Lord of War is a waste of bullets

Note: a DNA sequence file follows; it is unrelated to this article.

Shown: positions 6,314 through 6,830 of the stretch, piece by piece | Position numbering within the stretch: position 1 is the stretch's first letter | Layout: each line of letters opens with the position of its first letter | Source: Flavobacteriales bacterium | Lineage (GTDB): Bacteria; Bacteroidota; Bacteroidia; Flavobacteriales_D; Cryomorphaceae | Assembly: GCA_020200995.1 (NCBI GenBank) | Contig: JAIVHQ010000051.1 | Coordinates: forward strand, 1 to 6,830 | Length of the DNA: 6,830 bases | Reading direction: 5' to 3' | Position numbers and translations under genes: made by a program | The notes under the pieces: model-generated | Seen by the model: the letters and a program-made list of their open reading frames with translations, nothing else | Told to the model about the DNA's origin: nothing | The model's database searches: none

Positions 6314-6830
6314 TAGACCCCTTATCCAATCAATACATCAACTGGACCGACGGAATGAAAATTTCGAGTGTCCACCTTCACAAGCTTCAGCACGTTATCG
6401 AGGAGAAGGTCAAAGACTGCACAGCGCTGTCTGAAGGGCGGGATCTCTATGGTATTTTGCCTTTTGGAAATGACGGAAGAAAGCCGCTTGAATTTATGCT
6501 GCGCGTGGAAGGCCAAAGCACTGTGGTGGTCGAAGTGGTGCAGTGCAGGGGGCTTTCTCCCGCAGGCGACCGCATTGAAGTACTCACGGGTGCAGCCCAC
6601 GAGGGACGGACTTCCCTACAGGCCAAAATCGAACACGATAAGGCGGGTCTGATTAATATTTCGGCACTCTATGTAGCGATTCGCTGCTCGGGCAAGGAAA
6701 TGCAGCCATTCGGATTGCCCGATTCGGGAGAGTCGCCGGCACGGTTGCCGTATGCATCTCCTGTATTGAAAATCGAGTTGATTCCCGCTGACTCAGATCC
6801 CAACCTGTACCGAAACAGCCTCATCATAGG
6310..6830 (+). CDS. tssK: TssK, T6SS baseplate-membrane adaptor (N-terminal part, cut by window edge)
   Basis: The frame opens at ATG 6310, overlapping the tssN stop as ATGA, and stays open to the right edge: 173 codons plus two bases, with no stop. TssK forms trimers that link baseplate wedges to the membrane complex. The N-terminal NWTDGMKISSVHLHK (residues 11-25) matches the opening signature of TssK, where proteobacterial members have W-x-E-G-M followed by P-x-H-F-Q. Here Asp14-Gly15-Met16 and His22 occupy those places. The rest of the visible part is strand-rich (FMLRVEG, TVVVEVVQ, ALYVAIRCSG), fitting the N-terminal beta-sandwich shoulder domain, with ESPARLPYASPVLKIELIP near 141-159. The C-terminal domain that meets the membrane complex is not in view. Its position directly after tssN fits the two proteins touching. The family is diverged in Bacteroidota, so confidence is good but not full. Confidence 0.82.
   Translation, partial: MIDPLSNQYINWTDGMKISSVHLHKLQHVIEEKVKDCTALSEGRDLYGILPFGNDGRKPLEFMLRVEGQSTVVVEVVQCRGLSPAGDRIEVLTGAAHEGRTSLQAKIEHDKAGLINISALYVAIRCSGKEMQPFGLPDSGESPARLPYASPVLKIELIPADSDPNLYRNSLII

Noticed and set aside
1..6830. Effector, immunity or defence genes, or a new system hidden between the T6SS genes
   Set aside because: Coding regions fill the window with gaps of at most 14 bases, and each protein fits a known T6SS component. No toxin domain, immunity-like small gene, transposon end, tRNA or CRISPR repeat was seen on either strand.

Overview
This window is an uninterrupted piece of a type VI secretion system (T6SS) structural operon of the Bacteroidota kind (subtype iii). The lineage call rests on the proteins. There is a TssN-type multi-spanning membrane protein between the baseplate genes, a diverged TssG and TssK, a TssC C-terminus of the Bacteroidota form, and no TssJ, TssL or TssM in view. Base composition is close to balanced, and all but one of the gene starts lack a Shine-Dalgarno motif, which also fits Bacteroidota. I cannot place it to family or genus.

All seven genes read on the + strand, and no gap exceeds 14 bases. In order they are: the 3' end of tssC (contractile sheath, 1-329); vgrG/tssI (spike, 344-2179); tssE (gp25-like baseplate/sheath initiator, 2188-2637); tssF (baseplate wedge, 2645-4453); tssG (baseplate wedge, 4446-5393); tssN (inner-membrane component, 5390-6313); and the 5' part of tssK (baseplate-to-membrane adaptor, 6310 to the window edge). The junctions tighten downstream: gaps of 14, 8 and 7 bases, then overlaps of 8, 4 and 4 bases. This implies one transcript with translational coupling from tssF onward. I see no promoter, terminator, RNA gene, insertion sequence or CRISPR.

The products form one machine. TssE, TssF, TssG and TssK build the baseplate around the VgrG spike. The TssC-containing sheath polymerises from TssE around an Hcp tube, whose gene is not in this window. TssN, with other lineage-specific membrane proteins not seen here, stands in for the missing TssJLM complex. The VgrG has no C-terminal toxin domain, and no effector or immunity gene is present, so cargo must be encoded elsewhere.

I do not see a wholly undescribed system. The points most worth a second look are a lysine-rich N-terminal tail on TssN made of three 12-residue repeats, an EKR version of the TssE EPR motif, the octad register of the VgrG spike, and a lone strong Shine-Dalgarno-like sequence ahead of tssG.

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Many movies try to be too serious for their own good, when they really ought to be fun and entertaining. Lord of War, written and directed by Andrew Niccol (Gattaca), proves to be no exception. Lord of War stars the always capable Nicolas Cage, who is in no rare form for this movie. Cage is actually mellower than in most of his roles, ruining the fun that most Cage films have. The opening credits to Lord of War are amazing, to say the least. They follow a single bullet’s journey: the manufacturing, the shipping, all the way to the gun. You’ll have to go see the movie to discover the conclusion of the bullet’s journey; I will warn you that it’s not pretty. Cage plays the self-sufficient Yuri Orlov, whose family fled from the Soviet Ukraine owns a restaurant in Brooklyn. Yuri feels unsatisfied with his life and fortunately one day he witnesses a mob “whacking,” which prompts him to leave the family restaurant business for something a little more dangerous: arms dealing. Soon, Yuri becomes the world’s leading arms dealer, and has little more money in his pocket. Yuri claims that he merely “sells weapons, not death,” but it’s obvious that Yuri loves his new life. Yuri is constantly on the move, selling guns to warlords in many continents, but mainly in Africa. The film concentrates on Eamonn Walker and Sammi Rotibi, as Andre Baptiste Sr. amd Andre Baptiste Jr. the father-son African tyrants who, at the expense of their own county, do about anything to do business with Cage. “Can you get me the gun of Rambo?” Baptiste asks Yuri. “Part one, two or three?” Yuri replies with that wit he displayed in films like The Rock and Face-Off. Problem is there aren’t enough moments like this. Lord of War doesn’t allow Cage to show off his wit because the film is always on the move, never stopping to settle down and let loose. Along for most of the ride is Yuri’s brother, Vitali, played by Jared Leto, who eventually succumbs to the powers of cocaine. Leto, who played another drug addict in Requiem for a Dream, is nothing special in this role and slows the movie down tremendously. There are too many scenes where Yuri is either asking his brother, “Why are you so messed up?” or taking him to another rehab visit; Leto’s role is pointless, except for a couple of good brother-to-brother scenes.Yuri eventually lands the women of his dreams, Ava Fontaine (Bridget Moynahan), whom he admired as a child. Ava is now an extremely popular supermodel, who Yuri occasionally sees on billboards during his travels. After Yuri sets up a fake photo shoot for Ava so they can meet, the two are locking lips even before Yuri’s private jet (which he has rented just for the occasion) can get off the runway. Ava’s role is another unconvincing one in Lord of War; she offers no outstanding acting as the wife who lives in the shadow of Cage’s arms dealing. They have a child together and now Yuri must keep his real life secret from his family while keeping the warlords happy. Ethan Hawke, who can’t seem to land a good role these days, plays the Interpol officer who is always one step behind Yuri. In one of the better scenes of the film, Hawke is searching for Yuri’s ship-which he is sure has illegal guns on it-but Yuri and his crew quickly change the name (as well as the flag) on the back of the boat before Hawke, on his small speed boat, can maneuver around to get a look at the name. Hawke looks like an amateur cop chasing a much more intelligent villain; a movie with such a confident arms dealer in Yuri could’ve used a much more intelligent, and perhaps witty antagonist. I kept thinking how much better Lord of War would have been with John Travolta in place of Hawke. Ian Holm plays a competing arms dealer who also always seems to be a step behind Yuri. Holm’s role is yet another in Lord of War that fails to satisfy. Eventually, Yuri feels regret for the path he has chosen and his double life causes some serious family problems, especially when the warlords get involved. At the end of the movie you will probably feel, like I did, unsatisfied. There aren’t enough “one liners” and fun action scenes that make this movie worthy of a second sitting and, unless you’re a diehard Cage fan, I would think about forgoing the first.